Verdict from 100+ user reviews

8 reasons to buy

  • The Flexagon Energy from Reebok astonished numerous buyers with its high level of comfort.
  • The shoe’s lightweight construction amazed a great number of wearers.
  • Many purchasers took note of its visually appealing style and color options.
  • Droves of testers were satisfied with the fit and sizing of the trainer; it did not require any breaking in.
  • The product’s affordable price point was mentioned among the shoe’s assets in a multitude of reviews.
  • It was considered supportive and reliable footwear for workout sessions and daily walks by more than a few people.
  • The trainer’s breathable materials provided ample ventilation, according to a handful of users.
  • Some testers complimented the shoe’s overall quality, describing it as well-constructed.

3 reasons not to buy

  • Multiple reviewers were disgruntled by the lack of underfoot padding; it made the footwear too hard to cushion the impact.
  • Based on several complaints, the product ran on the narrow side as it felt a bit tight.
  • A couple of purchasers reported that the outsole was not grippy enough for indoor training surfaces.

Bottom line

Those looking for a comfortable cross-trainer that could be doubled as a walking shoe will not be disappointed in the Reebok Flexagon Energy. It was highly praised for feeling light on the foot as well as offering a true-to-size fit. The shoe’s sleek design also won the hearts of many.

On the flip side, the trainer felt somewhat hard, tight, and slippery for some buyers. But the vast majority were delighted with the quality they received for such a reasonable price.

Tip: see the best training shoes.

Good to know

Designed for movement and speed, the Reebok Flexagon Energy is made of lightweight and flexible materials that allow the foot to move effortlessly and quickly. The upper uses mesh which is pliable and breathable.

Reebok Flexagon Energy vs Reebok Flexagon

The Energy version of the shoe is built for low-impact exercises, while the original Reebok Flexagon is engineered to support high-impact routines. This determines the construction differences between the two shoes:

- The upper material of the Reebok Flexagon is tightly woven and the sides of the collar sit higher compared to the Flexagon Energy. It helps to provide better ankle support during high-intensity workouts.

- The Flexagon Energy is also missing some key elements in its outsole. It lacks rubber pods at the forefoot and heel sections and deeper flex grooves at the middle, which are all present on the original Flexagon model.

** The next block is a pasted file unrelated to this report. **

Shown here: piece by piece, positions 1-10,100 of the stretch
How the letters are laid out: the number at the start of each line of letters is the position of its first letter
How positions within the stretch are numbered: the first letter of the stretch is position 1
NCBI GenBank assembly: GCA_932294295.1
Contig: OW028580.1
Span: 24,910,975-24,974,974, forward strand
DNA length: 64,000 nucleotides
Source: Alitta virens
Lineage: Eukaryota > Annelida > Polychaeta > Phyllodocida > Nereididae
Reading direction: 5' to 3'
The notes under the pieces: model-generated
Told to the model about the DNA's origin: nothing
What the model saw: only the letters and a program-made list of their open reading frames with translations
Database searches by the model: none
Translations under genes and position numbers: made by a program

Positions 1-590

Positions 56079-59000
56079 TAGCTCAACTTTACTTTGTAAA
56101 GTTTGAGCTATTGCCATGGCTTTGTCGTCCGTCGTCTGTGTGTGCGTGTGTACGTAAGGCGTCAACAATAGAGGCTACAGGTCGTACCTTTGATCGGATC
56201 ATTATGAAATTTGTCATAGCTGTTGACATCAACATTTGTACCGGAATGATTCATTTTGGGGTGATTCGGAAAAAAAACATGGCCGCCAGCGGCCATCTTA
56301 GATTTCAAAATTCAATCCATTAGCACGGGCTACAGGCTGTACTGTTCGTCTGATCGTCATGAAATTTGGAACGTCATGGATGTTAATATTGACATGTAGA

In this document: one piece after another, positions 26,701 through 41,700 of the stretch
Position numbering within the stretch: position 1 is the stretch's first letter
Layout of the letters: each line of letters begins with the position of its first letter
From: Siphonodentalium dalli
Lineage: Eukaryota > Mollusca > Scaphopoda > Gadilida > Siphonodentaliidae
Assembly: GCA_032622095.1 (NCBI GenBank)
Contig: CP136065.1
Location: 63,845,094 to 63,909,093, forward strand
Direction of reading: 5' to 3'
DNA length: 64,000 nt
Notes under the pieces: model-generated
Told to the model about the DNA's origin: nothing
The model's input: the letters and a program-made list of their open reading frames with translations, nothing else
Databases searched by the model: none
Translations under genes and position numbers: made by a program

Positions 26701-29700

The sole unit of the Reebok Flexagon Energy serves as both the outsole and the midsole. The bottom section has been constructed to be more rigid than the upper part to withstand abrasion. Flex grooves promote natural foot motion for a smooth heel-to-toe transition. The tread pattern on the underside provides traction for multidirectional movements.

Like all workout shoes, the Reebok Flexagon Energy employs a full-length foam midsole. This compound is designed to be soft to cushion impact but instantly bounce back to its original form, ready for the next step.

The Reebok Flexagon Energy is equipped with a mesh upper. This fabric is soft and the netted appearance helps keep the interior aerated. The outside of the collar is covered in tightly woven mesh which helps in providing ankle support.

Synthetic overlays protect the eyestay from premature ripping associated with regular lacing adjustments. An overlay also forms an external heel cup that secures the rearfoot and prevents it from sliding inside the shoe. The lace-up closure provides a way for wearers to adjust the snugness at the midfoot. As for the locked-down feel, the plush tongue and collar help with that.


How Reebok Flexagon Energy ranks compared to all other shoes
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The current trend of Reebok Flexagon Energy.
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Nicholas Rizzo
Nicholas Rizzo

Nick combines 10+ years of experience in the health and fitness industry and a background in the sciences in his role as the Fitness Research Director. During his competitive powerlifting years his PRs have him sitting in the top 2% of bench presses (395 lbs), top 3% of squats (485 lbs) and top 6% of deadlifts (515 lbs) for his weight and age. His work has been featured on, LiveStrong, Healthline, WebMD, WashingtonPost, and many more. Along the way, collaborating with industry leaders like Michael Yessis, Mark Rippetoe, Carlo Buzzichelli, Dave Tate, Ray Williams, and Joel Seedman.